I generally agree it's all about how well developed the world of the game is. If it's not some place I want to hang out in then why collect. Personally,I tend to not find myself collecting a lot in games especially if you're supposed to collect a lot of a given thing. I don't think of it as a gimmick to expand the game, I just don't find it engaging. I do consider myself thorough in terms of questing or carrying out other in game quests. However, there are some exceptions, like the bobble heads in Fallout 3 that others have mentioned. I loved the world of New Vegas as much, but because the snow globes only gave money and not stat boosts I didn't really go and find them all. Also in a lot of adventure games and shooters with collection quests I find myself compelled more towards completing quests and less towards going out of my way to collect things.Case in point, I didn't collect all of the golden skulltulas in Ocarina of Time. Little side quests are fun and the world of hyrule and the surrounding areas is great, but I felt no engagement with the find all of the golden skulltula quest. On the other hand one of my best friends did.I loved the world of Mass Effect 1 and 2, but their collection quest was not fun at all. I think this is due to being focused on non-spaceship game play and episodic storylines the collection quests took me out of the world all together. After all how many times in Star Trek did the Enterprise stop to mine planets without some interesting story going on, I can't think of any, especially if there was an invasion going on. I don't think Captain Sisko on Deep Space Nine would have stopped to mine ore while the Dominion was threatening to invade. Sci-fi analogies aside it really took me out of the game.On the other hand in an open world game there is very little structure. There's no feeling of once you're done with an area you have no need to go back. Once done with the water temple in Ocarina was there really a need to return? In an open world game collection quests, I feel, are a bit more bearable because the world is more dynamic. In games that are not open world it just feels like exploration which leads to collection is tertiary to the main quest and side quests/companion quests. None the less there should be some compelling if not engaging reason to collect things.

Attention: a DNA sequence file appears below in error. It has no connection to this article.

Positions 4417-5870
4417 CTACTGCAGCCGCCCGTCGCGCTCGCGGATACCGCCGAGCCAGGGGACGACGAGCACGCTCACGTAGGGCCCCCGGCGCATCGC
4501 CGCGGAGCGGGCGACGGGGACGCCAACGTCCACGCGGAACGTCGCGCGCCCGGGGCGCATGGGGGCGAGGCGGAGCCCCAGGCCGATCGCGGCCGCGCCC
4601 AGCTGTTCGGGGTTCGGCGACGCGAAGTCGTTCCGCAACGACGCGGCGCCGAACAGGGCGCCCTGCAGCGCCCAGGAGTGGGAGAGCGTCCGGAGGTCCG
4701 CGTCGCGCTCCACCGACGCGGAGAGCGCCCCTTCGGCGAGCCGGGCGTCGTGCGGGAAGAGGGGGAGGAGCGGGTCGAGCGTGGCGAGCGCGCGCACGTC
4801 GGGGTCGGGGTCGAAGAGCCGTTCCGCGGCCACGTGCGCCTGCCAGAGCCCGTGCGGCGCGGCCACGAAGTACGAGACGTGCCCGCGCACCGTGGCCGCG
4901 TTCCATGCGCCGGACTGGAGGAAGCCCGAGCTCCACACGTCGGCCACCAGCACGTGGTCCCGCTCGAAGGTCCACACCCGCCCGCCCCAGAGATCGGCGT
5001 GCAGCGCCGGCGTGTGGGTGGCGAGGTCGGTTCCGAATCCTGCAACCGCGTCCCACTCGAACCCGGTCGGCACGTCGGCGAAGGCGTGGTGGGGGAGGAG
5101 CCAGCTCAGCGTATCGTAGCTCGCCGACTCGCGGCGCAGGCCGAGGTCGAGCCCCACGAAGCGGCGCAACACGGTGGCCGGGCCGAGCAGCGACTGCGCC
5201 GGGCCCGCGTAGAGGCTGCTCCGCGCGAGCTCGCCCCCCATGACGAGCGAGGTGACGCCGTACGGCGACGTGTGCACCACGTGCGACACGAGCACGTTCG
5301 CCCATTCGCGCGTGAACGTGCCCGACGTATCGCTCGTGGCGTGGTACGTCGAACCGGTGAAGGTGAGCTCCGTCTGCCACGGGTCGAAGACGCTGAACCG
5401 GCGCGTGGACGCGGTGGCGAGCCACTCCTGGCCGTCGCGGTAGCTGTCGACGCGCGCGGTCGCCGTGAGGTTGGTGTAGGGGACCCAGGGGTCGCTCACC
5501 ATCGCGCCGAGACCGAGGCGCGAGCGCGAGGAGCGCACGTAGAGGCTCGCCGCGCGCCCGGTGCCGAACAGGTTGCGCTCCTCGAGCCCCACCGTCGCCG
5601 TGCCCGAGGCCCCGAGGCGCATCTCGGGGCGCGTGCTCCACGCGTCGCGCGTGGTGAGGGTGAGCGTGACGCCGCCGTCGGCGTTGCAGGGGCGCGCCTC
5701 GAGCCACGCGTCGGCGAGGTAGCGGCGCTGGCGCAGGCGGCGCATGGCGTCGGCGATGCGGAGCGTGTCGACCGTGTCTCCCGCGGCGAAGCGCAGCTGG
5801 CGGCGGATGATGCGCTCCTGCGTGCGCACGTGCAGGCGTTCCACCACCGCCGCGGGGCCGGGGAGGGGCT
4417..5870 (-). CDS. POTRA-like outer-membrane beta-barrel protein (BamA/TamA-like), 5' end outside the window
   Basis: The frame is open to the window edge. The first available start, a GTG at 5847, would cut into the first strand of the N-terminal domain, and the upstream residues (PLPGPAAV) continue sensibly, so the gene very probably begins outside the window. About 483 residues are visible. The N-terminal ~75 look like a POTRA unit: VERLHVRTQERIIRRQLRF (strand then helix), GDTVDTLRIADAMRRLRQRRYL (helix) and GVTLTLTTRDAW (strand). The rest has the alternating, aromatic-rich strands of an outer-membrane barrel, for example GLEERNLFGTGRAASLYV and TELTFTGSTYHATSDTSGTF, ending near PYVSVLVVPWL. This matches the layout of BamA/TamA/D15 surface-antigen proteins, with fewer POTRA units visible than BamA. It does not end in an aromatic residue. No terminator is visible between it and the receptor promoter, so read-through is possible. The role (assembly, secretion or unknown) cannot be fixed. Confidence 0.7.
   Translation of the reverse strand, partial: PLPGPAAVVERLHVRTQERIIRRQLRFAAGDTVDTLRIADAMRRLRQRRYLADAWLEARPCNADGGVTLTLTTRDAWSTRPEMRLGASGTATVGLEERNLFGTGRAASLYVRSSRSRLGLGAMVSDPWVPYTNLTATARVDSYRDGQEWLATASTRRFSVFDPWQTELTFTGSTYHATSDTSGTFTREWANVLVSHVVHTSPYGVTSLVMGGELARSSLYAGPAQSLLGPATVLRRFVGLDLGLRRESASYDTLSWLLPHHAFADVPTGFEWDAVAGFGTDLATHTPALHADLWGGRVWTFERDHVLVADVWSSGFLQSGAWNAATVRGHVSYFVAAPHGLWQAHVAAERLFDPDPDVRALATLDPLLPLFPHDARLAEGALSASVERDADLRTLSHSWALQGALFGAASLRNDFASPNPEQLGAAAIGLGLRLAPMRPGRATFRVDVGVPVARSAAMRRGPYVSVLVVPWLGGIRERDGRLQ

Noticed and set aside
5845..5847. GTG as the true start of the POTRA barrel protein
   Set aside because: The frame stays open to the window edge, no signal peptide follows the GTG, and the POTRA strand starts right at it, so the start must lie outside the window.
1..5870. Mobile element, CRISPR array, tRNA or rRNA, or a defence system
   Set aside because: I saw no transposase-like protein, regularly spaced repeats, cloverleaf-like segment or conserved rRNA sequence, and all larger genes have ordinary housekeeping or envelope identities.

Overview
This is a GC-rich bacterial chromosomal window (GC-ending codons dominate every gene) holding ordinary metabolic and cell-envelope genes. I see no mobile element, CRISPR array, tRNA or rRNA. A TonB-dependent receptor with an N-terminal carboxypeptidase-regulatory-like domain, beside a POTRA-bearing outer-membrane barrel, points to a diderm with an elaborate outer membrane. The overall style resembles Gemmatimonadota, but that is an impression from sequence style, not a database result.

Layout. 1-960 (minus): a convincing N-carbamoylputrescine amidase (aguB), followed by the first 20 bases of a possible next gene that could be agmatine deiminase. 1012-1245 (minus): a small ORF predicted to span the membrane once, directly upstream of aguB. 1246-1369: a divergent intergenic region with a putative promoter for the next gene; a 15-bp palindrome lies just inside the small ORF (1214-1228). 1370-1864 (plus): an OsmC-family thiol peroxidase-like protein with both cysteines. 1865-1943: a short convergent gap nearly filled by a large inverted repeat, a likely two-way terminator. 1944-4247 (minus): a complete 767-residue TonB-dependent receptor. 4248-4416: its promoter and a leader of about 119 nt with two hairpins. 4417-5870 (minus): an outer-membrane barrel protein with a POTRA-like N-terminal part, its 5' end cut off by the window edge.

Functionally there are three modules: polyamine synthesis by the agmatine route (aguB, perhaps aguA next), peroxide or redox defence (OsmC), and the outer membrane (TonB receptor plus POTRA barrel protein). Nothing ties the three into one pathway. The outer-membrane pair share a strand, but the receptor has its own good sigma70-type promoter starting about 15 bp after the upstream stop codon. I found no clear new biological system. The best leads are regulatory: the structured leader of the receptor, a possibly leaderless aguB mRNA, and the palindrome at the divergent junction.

I think Alan Wake is one of the offenders on the matter of collection I can quickly recall. Finding the missing manuscript pages is fine, but those Thermostats make very little sense. I'm still trying to figure out what made the developers agree to put that in. I mean, they worked so hard concerning themselves about the pacing of the game. Surely they must ha---ASSUMING DIRECT CONTROL!!!
That's why I liked Fallout 3 so much better than Vegas. The bobbleheads actually made you want to collect them because of the bonuses and the fact you can display them in your home... Not so much with the snow globes, sure you can display them, but the money you get for them is pointless in a game where you can get all the caps you want if you are patient in the casino.
Did you not play New Vegas? Or just forgot to mention it?Also, I thought this video would be about collection of games, not "in" games, lol.
I remember collecting those darn cog tags in GOW were annoying because of how fast paced the story was. I didn't feel like slowing down to look for tags when millions of lives hung in the balance....